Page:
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Thompson Friction Welding, a UK-based manufacturer, has won a Queen’s Award for Enterprise commemorating the global sales of its friction welding machines.

The company has reported an increase in overseas business of 163 per cent in the last three years, which is equivalent to more than GBP6.5m of exports.

In the last 12 months, Thompson has generated its best-ever order income and sales enquiries to date are already up 200 per cent on 2008, according to the company.

The award coincides with the launch of a new generation of Thompson machines for the manufacture of a range of components.

The process involves a welding operation that has only previously been used by jet-engine makers.

Thompson claims that its E100 machine has already joined a 10,000mm2 titanium component using the linear friction welding process.

According to the company, the linear process is suitable for use in almost any type of industry, including aerospace, automotive, medical, power generation and other high-quality engineering applications, such as Formula 1 components.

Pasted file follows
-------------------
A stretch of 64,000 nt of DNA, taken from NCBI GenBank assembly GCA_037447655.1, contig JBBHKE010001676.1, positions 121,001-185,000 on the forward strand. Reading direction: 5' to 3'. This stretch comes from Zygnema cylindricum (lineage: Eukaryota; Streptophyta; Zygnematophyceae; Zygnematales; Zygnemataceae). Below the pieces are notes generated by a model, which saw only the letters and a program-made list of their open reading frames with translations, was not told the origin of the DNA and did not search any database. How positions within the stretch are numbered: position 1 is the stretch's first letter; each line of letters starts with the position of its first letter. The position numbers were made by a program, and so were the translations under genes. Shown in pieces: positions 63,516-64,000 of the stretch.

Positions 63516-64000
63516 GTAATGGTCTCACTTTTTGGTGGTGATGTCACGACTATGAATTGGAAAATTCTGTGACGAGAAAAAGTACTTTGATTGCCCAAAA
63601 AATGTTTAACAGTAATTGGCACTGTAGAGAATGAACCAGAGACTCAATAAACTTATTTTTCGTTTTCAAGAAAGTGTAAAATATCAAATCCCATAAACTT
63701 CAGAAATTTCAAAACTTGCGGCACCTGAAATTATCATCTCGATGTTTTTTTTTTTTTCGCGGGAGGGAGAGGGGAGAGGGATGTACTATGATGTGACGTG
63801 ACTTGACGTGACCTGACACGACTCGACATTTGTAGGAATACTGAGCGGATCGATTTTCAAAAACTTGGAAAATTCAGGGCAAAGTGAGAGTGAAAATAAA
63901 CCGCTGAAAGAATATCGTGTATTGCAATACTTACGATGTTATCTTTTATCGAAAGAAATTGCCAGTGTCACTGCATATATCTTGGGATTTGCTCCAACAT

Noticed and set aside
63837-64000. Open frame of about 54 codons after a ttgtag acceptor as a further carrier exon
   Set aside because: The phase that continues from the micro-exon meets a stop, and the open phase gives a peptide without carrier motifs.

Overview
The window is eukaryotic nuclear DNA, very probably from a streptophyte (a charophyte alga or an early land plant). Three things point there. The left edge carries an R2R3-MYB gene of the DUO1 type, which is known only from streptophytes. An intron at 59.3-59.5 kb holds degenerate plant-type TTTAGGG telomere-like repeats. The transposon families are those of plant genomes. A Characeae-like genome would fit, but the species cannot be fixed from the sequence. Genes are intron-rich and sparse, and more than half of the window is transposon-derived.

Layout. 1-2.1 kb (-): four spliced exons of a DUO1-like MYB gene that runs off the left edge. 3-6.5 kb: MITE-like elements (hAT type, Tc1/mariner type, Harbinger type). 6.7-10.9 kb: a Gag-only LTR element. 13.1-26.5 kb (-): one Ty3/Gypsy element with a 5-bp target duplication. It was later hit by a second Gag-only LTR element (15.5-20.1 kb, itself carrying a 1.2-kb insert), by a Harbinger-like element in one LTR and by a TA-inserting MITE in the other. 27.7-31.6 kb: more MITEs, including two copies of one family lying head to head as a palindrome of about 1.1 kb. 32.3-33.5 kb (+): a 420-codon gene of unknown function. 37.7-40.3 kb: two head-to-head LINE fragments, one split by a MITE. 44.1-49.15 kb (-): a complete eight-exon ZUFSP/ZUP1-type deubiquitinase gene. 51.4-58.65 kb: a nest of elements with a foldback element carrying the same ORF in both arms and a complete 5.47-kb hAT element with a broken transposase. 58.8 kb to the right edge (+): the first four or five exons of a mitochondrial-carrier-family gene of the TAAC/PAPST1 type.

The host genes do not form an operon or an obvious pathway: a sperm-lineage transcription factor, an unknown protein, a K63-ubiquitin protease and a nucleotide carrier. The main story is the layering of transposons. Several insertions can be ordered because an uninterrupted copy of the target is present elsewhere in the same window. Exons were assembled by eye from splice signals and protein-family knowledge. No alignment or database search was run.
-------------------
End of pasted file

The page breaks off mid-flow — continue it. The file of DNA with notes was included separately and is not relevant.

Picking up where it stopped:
Thompson believes that the E100 offers a range of benefits for component makers.

In the aerospace sector, for instance, parts are traditionally machined down from solid billets, whereas the linear process can be used to ‘build up’ components, producing savings in machining times and material costs.

Previously, friction welding could only be used on joints that had at least one round part, but Thompson claims that the method can now be used on almost any shape.

The advantages of this solid-state process also mean that similar and dissimilar materials, such as aluminium and copper, can be completely joined.

Thompson Friction Welding

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